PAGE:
I am a volunteer (at the moment this article was wrote), part of the European Voluntary Service (EVS). EVS is a huge thing, from the European Union, an Erasmus+ program bla bla. I am not going to advertise it, you can google it on your own. I am here to talk about my experience.
It’s work, without the financial reward.
A volunteer has no financial reward for the work provided. But the job fits into all the other standards a normal job has. That is a fix working schedule, attributions and also worker’s rights. The purpose is not to exchange time for money, but to get some non material outcomes. That is (and should, as the purpose of such programs is) to help realize the volunteer of the role of work in a society. There are a lot of questions one must answer for himself, for finding a suitable field to work in.
I believe we all have some amazing abilities. We love some activities more than other. The ultimate goal of work is to find the closest mix which combines:
- all that which makes you great and
- can also serve the others (that is, if you want to be part of the society, and if the answer is ‘yes’, then is no way around this).
It sounds complicated, but it’s not. It’s that thing we all struggle to find. Some refer to as “the perfect job”.
Or think about it like this: doing something you like so much, that doesn’t feel like work.
People need incentives to get stuff done, this is the way we were raised and the way the system teached us. Having no financial reward implies finding another component which can act as a reward. For some it can be the good of others, but most of us are not so altruists.
Maybe the best reward is personal growth and gaining another perspective over society, people and life in general. Becoming a better you does sound like a good deal, right? Well it’s there to take it, and it’s free as long as we are willing to accept the deal.
Focus on the social part
Removing the financial aspect, we are left to focus on the true purpose of the activity delivered:
- Is it worth your time?
- Do you enjoy doing that?
- Does it feel like a burden or more like a reward?
It can be difficult to answer these questions or to even think of it like this. It all comes to this very valuable exchange: does it help someone else (aka ‘the society”) to spend my time like this? Exchanging time for improvement. If the answer is “Yes”, then what can I do to improve it? What kind of skills should I acquire to perform better? Then it goes into planning and time management.
Having no money to motivate us, this can only be motivated by true desire of improvement. Think about the hippy communities (because that is the best example of genuinely faith in a greater future). Their motivation is the vision of a safer and easy-to-get-along society and a smooth process to get there. No money involved.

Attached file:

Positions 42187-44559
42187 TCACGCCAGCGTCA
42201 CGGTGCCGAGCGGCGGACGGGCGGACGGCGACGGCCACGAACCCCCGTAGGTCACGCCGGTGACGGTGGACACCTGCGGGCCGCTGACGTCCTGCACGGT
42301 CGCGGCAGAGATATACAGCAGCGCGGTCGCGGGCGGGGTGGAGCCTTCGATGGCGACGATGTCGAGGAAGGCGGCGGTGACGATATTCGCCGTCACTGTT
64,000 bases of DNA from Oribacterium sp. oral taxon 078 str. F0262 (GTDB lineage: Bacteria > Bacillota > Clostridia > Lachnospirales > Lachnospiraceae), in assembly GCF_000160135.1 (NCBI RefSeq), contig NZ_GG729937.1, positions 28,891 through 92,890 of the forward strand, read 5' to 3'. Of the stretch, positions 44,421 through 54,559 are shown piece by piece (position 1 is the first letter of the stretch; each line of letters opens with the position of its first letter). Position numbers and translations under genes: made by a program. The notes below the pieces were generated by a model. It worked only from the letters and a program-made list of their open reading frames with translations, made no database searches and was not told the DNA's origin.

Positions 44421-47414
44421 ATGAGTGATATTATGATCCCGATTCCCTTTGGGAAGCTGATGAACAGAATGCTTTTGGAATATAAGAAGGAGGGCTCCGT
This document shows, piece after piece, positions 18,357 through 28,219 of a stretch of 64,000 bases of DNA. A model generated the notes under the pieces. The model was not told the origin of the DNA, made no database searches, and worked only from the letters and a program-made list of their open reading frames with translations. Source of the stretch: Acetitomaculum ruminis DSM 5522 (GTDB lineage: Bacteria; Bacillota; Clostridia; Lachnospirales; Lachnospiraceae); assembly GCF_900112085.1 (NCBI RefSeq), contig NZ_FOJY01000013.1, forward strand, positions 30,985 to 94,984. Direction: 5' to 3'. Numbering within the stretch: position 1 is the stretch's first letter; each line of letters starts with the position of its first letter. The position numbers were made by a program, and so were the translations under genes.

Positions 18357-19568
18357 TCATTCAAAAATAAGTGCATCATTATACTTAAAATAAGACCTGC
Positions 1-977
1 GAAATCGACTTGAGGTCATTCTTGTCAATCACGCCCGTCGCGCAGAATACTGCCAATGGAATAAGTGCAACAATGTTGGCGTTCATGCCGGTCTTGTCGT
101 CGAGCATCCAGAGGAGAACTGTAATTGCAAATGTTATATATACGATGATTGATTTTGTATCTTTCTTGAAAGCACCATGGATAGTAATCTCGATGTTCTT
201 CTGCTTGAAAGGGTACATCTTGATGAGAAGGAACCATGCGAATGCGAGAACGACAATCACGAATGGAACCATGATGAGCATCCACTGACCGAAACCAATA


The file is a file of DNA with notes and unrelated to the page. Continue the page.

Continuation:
Nowadays people don’t think about their time as the prime resource. Most people place time second, after money. The society lives in this mirage, where money is a resource and spending hours every day to get as much money as you can, is an admirable behavior.
In the end, the feeling you have inside will determine if you are happy or not. The people around will be the ones to create the environment and set the reality you live in. The human nature is mostly driven by emotions, a gamble of emotions and reactions, which is mostly impossible to predict. The emotional part has nothing to do with the boring part of society, which is made by rules meant to stop you from thinking too much.
But there is one great part of this story (although most of the times we realize it a little late): We have the right to chose our reality, where to live, the people around us, our work and how to spend our time. That is a great news. Too bad most people are blind to see it.
Volunteering gets really personal and individualistic. Because a volunteer is doing something for others from the pure joy of contributing to the well being of the society.
It gets down to personal contribution and how this can also improve individual abilities as an alternative outcome. Hard stuff, most people I know are too lazy to carry on with this long and complicated process and prefer to let others dictate the rules.
I find volunteering a powerful tool, which can be use to discover.
On the first glance, it’s the surroundings, which are to be discovered. Sometime is the same place, but a different perspective over it, which is meant to be discovered. Sometimes is a complete different environment and social rules. The more far away that place is from home, the bigger and more obvious the discoveries are. Observe, react, learn.
It’s a good opportunity to place yourself in new situations. To observe own reactions and thoughts.
This is what will give more insight upon oneself, more than any theoretical study or psychology test. Learning to perceive these reactions as skills, qualities or flaws can require some study, but either way it is an improvement and personal growth.
I believe it is more important to know as much as possible about oneself, and use the knowledge in a constructive way. Knowing what works best, how to learn faster, what motivates you to learn, how to stay focused and what keeps you motivated. There is no strict list of ingredients for this, and it’s a different recipe for everyone. That is your best method to learn?
I recommend to take the time and find it out, to not waste your time later.
It’s new and exciting…
It’s something new, and that make people curious and engaged. Try to keep that feeling as much as possible and it will lead to new discoveries: about the world and about yourself.
Discovering is a process which starts the moment we are born and will stop the moment we stop breathing.